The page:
I continued up, fishing some nice riffles and runs with a dry dun pattern, hoping to rise a fish looking up for BWOs blown into the river by the steady breeze. Soon I came across a couple of fish, and ballsed up the strikes nicely. At least I was getting the right presentation though, something I’ve been struggling with too much lately.
I waded on a bit and stood still a little way upstream from where the fish had been, and watched for 10 minutes. A couple more fish showed themselves. I cast to one just a few yards ahead and to my left, and as the fly was about to reach my feet and nice half pounder slashed the fly. Amazing to catch a fish like this, well under a rod length away. Perhaps my camo clothing has finally paid off (eh pal.. 😉 ), but more likely it was just standing very calmly for a good while, along with the slightly crinkled surface.
I fished on quite hard for an hour or so, missing a few rises. Things were definitely not the same as the previous week (not that they would ever be of course), but I was hopeful that the cooler water temperature might provide the match for a spinner fire.
I got out of the river for a wee while and watched. A good mix of flies hovered around. Turns out my suspisions were correct and most of these were pale wateries (so says John Goddard). Also some BWOs and the odd sedge, and I think some caenis as well. What more could a trout ask for?
After growing frustrated with my attempts to catch one of the pale watery spinners without crushing it, I got back to the river, and started watching carefully. It wasn’t long before the first tiny little suppings gave away that a spinner fall was beginning. Now I remember one of my best evenings last season happened under similar circumstances, so I was getting pretty excited at this point. Off with the sedge and on with a size 18 polyprop sherry spinner. Of course casting this fly at this time of night you have to accept there’s no hope of seeing it on the water. Never mind though, practice at blind upstream nymphing has rewards for the dry fly fisher as well 🙂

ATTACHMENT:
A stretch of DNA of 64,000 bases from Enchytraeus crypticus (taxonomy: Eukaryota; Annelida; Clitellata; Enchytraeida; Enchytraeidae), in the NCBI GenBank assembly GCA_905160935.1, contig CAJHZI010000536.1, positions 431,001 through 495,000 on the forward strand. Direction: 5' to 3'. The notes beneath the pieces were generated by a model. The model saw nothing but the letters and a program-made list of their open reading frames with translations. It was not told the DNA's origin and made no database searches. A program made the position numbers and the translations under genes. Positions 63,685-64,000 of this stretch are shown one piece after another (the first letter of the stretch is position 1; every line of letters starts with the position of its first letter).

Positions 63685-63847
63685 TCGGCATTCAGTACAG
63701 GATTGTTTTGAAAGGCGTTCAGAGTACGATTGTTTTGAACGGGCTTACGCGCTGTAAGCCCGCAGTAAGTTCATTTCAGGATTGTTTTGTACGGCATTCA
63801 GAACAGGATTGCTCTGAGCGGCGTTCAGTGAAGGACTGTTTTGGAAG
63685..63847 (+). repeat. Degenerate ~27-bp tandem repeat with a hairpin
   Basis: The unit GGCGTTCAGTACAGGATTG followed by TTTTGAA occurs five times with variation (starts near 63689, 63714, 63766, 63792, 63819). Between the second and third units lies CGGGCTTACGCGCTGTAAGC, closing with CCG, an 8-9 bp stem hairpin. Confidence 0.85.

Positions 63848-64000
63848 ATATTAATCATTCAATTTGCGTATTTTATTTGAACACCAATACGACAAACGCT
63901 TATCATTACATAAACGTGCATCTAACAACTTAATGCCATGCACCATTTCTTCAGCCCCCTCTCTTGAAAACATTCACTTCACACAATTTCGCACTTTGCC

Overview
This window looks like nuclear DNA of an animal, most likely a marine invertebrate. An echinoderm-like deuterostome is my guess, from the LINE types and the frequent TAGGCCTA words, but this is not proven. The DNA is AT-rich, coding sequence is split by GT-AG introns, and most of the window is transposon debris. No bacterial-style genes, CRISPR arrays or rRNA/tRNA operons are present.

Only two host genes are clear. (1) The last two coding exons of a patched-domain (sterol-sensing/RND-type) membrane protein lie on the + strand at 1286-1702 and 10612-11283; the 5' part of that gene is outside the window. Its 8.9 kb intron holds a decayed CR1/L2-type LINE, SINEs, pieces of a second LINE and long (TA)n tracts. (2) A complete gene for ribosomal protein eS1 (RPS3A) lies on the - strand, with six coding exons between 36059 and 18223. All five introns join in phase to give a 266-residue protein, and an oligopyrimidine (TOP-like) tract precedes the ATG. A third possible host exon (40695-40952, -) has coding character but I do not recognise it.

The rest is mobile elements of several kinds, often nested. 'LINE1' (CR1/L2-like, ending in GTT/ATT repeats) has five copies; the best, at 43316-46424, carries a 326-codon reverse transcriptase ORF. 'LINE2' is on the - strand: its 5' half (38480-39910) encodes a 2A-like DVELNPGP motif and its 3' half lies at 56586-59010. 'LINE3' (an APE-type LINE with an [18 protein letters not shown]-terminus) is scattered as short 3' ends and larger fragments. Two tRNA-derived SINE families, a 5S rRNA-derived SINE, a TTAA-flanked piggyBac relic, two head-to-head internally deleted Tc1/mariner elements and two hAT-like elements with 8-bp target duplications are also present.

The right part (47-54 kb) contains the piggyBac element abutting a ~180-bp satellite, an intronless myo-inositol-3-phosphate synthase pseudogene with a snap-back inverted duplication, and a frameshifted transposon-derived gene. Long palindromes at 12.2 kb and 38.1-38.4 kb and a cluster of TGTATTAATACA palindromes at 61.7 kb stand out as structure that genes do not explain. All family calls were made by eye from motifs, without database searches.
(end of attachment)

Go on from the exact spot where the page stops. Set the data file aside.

It took a couple of cockups before I got the timing right, but what followed was a simply sublime hour of casting to thousands of rising fish. I caught so many I lost count (rare for me..), which was particularly satisfying because of the educated guesswork involved in the whole thing. A simply wonderful evening, the kind only encountered a couple of times a season. You just had to watch the general area where you knew the fly was, and when a little sip happened, wait a good second or more before tightening. It was interesting to see the tiniest of these little rises was from the best fish of the night, at just over a pound.
Once again I learned a good few things. The absolutely critical importance of a drag free drift when fishing spinners. How you can get to within a rod length of a fish, provided you’re wading deepish (or hiding), and it’s dark and the fish are feeding hard. This was how I caught a particularly tricky fish where I was getting uncontrollable drag with a normal cast. I waded slowly up, and pretty much dapped the fly onto his nose.
After a while I just stopped casting, and stood in the river and felt.. well if you’ve fished for long enough you’ll know what I mean. The moon rose between some trees and glowed red.
Sometimes you realise that as fly anglers it can be possible to have an experience that goes beyond the usual. Not every time, but just occasionally things click and you’re breathing a different kind of air. Fishing a mid-summer spinner fall is surely one of the best things in fly fishing, the sight of sipping fish with a backdrop of a red-violet sky. The difficult and frustrating fishing times are what help to make an evening like this about as near to perfection as I know.